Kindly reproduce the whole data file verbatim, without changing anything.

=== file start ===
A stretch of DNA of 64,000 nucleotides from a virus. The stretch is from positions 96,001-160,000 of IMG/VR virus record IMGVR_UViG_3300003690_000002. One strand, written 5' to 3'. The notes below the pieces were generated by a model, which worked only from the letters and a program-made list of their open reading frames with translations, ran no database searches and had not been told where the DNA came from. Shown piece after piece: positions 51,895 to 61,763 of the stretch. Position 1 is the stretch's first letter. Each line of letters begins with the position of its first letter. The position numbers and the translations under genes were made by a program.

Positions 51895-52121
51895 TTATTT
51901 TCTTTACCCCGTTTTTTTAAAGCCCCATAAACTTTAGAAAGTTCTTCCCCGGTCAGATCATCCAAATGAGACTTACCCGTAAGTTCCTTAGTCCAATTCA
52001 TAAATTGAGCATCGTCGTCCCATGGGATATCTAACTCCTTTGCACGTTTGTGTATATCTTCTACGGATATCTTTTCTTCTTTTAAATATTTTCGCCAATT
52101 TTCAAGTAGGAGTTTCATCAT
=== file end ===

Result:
A stretch of DNA of 64,000 nucleotides from a virus. The stretch is from positions 96,001-160,000 of IMG/VR virus record IMGVR_UViG_3300003690_000002. One strand, written 5' to 3'. The notes below the pieces were generated by a model, which worked only from the letters and a program-made list of their open reading frames with translations, ran no database searches and had not been told where the DNA came from. Shown piece after piece: positions 51,895 to 61,763 of the stretch. Position 1 is the stretch's first letter. Each line of letters begins with the position of its first letter. The position numbers and the translations under genes were made by a program.

Positions 51895-52121
51895 TTATTT
51901 TCTTTACCCCGTTTTTTTAAAGCCCCATAAACTTTAGAAAGTTCTTCCCCGGTCAGATCATCCAAATGAGACTTACCCGTAAGTTCCTTAGTCCAATTCA
52001 TAAATTGAGCATCGTCGTCCCATGGGATATCTAACTCCTTTGCACGTTTGTGTATATCTTCTACGGATATCTTTTCTTCTTTTAAATATTTTCGCCAATT
52101 TTCAAGTAGGAGTTTCATCAT